Are You Eligible for IRS Installment Agreements?

When the IRS has determined that you have an outstanding balance, they will sometimes accommodate your situation by offering installment agreements, or payment plans, in order to collect. These payment plans are exactly what they sound like – agreements for you to pay down your tax liability through regular payments. These plans are not for everyone, though; there are eligibility requirements for these payment plans. 

Before you apply, make sure that you are currently in compliance with the IRS. How do you know if you are compliant? If you have filed all tax returns on time and are up-to-date on your previous tax obligations, then you are most likely in compliance. 

Short-Term Payment Plan Agreements

Payment plans that are completed in less than 120 days are considered “short-term) plans. To be eligible for a short-term plan, you may not owe more than $100,000 to the IRS (this includes tax, penalties, and interest). 

Long-Term Payment Plan Agreements

Payment agreements that last longer than 120 days are considered long-term. The maximum amount of time allowed on these plans is usually 72 months. The IRS will determine how much you can afford to pay on a monthly basis based on a detailed and thorough analysis of your financial situation.  They will look at your assets, as well as your average monthly income and expenses.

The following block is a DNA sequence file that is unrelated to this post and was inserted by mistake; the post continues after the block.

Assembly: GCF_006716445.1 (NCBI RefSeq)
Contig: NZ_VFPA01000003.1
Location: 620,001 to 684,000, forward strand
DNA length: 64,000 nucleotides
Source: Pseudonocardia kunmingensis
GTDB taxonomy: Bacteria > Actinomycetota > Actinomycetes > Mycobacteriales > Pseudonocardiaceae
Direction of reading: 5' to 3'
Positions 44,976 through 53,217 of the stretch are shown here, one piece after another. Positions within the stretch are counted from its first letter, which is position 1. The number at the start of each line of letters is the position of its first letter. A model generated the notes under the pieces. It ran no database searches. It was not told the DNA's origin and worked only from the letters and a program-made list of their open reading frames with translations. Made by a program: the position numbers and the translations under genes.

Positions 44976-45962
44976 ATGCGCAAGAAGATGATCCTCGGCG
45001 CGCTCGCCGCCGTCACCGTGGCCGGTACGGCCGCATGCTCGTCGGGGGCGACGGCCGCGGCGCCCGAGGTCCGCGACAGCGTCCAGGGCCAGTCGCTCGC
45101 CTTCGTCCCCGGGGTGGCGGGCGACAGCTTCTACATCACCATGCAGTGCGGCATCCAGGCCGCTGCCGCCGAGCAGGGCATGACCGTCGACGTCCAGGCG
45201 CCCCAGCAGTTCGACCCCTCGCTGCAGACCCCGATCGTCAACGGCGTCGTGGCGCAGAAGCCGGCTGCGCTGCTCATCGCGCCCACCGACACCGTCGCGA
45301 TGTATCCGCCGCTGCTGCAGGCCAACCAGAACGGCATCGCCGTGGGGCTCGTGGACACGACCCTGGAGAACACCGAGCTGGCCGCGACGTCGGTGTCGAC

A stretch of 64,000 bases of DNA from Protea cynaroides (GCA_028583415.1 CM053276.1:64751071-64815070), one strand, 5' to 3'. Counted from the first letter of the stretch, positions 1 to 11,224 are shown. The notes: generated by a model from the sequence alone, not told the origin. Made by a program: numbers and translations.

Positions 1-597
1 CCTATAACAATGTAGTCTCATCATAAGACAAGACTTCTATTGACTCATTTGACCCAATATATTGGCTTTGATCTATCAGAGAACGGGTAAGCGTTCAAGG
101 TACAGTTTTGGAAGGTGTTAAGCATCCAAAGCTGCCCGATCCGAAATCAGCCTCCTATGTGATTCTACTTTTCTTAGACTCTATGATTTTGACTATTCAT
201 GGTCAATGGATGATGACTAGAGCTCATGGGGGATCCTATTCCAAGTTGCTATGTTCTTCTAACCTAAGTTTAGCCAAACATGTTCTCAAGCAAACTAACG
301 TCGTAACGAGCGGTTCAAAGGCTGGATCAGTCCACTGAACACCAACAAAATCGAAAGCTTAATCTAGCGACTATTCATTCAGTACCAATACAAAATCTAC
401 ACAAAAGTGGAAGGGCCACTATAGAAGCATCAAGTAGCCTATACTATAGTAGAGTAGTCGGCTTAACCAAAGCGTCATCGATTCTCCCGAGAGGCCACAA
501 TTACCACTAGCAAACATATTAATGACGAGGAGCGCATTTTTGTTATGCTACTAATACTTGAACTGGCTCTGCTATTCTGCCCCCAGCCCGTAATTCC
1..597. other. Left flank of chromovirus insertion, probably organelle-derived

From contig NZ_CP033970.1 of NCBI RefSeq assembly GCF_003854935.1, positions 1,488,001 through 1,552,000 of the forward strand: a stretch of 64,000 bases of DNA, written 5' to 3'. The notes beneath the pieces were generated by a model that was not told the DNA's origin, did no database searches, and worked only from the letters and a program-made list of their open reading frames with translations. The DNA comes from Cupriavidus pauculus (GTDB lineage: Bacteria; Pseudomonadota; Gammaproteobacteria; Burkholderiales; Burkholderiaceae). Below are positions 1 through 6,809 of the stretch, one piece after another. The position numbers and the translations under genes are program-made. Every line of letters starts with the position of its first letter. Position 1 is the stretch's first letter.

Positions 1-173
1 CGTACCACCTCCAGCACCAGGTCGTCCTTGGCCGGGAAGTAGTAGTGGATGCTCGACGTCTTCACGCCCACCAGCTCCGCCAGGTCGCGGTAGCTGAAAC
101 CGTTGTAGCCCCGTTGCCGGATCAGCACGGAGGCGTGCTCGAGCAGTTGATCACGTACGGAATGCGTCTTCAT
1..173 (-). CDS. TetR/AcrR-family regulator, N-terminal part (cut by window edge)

Application and Payment

If you meet certain requirements, you can apply online for short-term or long-term plans. Only individuals may apply online for a short-term plan, for which there are no setup fees. However, there are costs associated with initiating a long-term plan. Applying for a long-term plan in person can cost as much as $225 to set up. 

After the IRS has accepted your payment plan, you must choose the payment method. Fortunately, the IRS allows you to pay by conveniently setting up your bank account to automatically withdraw funds. You may also choose to pay by mailing a check, manually paying from a credit or debit card, or sending a money order. However, there are fees assessed when paying a long-term plan with a debit or credit card. 


If, for some reason, you need to request a modification to your payment plan, you may usually do so online. This only applies to manual methods of payment, though. Automatic withdrawals from your bank account mandate that you contact the IRS to modify your payment plan. 

ConclusionThe IRS has a reputation for being unflinchingly rigid, but there may be a handful of options if you are unable to immediately pay your tax obligations in full. A payment plan may be an option for you, but it is always advisable to consult with a legal team experienced in dealing with the IRS. Please reach out to Weisberg Kainen Mark today to see how we can help provide a solution to your situation.

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